Ioannis Paraschos Ellie Kienast Hadley Santos-Del Villar Nathanial Reimer
Embry-Riddle Aeronautical University Georgia Institute of Technology University at Albany, State University of New York Macalester College
Image processing and analysis play pivotal roles in materials science, manufacturing, and non-destructive testing. By processing computed tomography (CT) images, researchers can derive physical charac..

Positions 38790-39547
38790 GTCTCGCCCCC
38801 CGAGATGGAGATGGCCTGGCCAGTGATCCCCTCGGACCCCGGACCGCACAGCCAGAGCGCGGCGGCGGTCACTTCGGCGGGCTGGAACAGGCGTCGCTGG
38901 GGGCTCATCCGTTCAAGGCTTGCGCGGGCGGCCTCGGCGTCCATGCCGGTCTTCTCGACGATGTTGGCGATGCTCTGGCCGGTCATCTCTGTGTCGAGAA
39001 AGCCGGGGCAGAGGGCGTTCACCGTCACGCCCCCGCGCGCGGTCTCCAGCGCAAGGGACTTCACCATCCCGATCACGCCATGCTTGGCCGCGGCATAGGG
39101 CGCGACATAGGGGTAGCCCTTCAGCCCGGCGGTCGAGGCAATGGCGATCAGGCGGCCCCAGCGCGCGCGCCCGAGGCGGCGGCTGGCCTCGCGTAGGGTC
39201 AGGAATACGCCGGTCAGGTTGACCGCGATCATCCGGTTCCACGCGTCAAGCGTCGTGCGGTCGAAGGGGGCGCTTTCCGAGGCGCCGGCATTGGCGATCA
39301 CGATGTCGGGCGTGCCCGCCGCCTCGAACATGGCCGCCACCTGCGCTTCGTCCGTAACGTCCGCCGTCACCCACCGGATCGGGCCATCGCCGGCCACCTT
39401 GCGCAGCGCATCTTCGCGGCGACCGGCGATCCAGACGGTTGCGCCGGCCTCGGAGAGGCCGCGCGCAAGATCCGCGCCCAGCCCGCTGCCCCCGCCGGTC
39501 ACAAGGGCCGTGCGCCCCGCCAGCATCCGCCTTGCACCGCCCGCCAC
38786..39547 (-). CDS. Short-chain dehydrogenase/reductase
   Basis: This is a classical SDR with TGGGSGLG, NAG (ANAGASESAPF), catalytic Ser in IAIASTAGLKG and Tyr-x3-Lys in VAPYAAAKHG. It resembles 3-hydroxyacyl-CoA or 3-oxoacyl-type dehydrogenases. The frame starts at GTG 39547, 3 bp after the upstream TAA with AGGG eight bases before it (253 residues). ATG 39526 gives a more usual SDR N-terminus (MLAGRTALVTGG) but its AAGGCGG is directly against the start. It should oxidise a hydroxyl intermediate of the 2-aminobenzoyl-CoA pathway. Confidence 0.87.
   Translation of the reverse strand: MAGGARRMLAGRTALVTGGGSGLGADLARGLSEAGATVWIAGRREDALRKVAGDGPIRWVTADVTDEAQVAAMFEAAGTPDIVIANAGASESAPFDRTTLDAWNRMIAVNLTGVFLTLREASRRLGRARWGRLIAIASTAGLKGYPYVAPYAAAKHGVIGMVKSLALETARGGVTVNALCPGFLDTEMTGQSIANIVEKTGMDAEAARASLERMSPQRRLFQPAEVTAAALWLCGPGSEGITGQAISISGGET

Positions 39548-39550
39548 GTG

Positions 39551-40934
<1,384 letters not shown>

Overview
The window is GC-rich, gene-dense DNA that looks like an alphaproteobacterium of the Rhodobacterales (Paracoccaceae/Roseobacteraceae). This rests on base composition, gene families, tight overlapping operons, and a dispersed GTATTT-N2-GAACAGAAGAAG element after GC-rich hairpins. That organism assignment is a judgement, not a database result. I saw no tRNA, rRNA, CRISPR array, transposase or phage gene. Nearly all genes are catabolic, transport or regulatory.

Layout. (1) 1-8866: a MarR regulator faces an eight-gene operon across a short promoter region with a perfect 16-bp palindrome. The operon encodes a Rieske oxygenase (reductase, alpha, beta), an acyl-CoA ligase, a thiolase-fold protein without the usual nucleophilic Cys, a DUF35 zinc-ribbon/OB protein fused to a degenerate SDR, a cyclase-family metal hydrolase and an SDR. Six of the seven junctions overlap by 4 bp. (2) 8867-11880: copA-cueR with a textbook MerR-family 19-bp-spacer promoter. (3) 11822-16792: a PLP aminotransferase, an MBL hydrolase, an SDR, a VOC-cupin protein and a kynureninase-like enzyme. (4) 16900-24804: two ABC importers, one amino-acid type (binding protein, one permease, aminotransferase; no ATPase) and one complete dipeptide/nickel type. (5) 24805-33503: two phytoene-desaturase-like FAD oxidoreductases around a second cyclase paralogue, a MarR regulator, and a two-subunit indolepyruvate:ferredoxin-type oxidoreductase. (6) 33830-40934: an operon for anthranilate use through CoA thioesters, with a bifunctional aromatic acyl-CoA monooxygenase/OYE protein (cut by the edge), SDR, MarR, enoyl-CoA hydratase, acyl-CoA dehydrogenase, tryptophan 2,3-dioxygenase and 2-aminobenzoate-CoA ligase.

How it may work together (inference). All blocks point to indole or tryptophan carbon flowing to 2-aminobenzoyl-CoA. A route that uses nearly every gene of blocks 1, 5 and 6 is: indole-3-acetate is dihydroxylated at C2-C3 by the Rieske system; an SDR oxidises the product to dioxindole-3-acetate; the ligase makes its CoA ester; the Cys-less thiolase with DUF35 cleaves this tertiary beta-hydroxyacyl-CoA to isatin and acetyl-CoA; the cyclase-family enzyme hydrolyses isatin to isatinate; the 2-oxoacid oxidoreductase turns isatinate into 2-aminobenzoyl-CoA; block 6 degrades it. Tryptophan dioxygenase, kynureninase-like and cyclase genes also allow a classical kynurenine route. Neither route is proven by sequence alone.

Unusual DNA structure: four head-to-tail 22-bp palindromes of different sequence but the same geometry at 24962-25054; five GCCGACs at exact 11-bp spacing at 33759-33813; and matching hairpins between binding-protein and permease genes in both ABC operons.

Image processing and analysis play pivotal roles in materials science, manufacturing, and non-destructive testing. By processing computed tomography (CT) images, researchers can derive physical characteristics of an object, such as its boundary, surface, and internal features. Identifying different areas of an image and the edges between them is known as segmentation. Pacific Northwest National Laboratory (PNNL) utilizes CT scans to study objects and materials in an efficient and nondestructive manner. Partnering with PNNL, this Research Experience for Undergraduates project at Embry-Riddle Aeronautical University aims to quantify the uncertainty of edge detection methods applied to CT scans of machined objects. To ensure the reliability and effectiveness of CT, the associated uncertainty in segmentation must be addressed. The first phase in our research applies gradient, statistical, and area-based edge detection methods to a dataset of 176 CT images comprising a single test object provided by PNNL. Evaluation metrics are employed on each edge detection method, and a ground truth reference is generated to determine the accuracy of the algorithms. After selecting the most effective method, frameworks for quantifying error in edge detection are developed, tested, and evaluated. Using the developed error models as a basis, the uncertainty of the CT scan segmentation can be quantified to generate a more robust and productive process to study materials in industry application.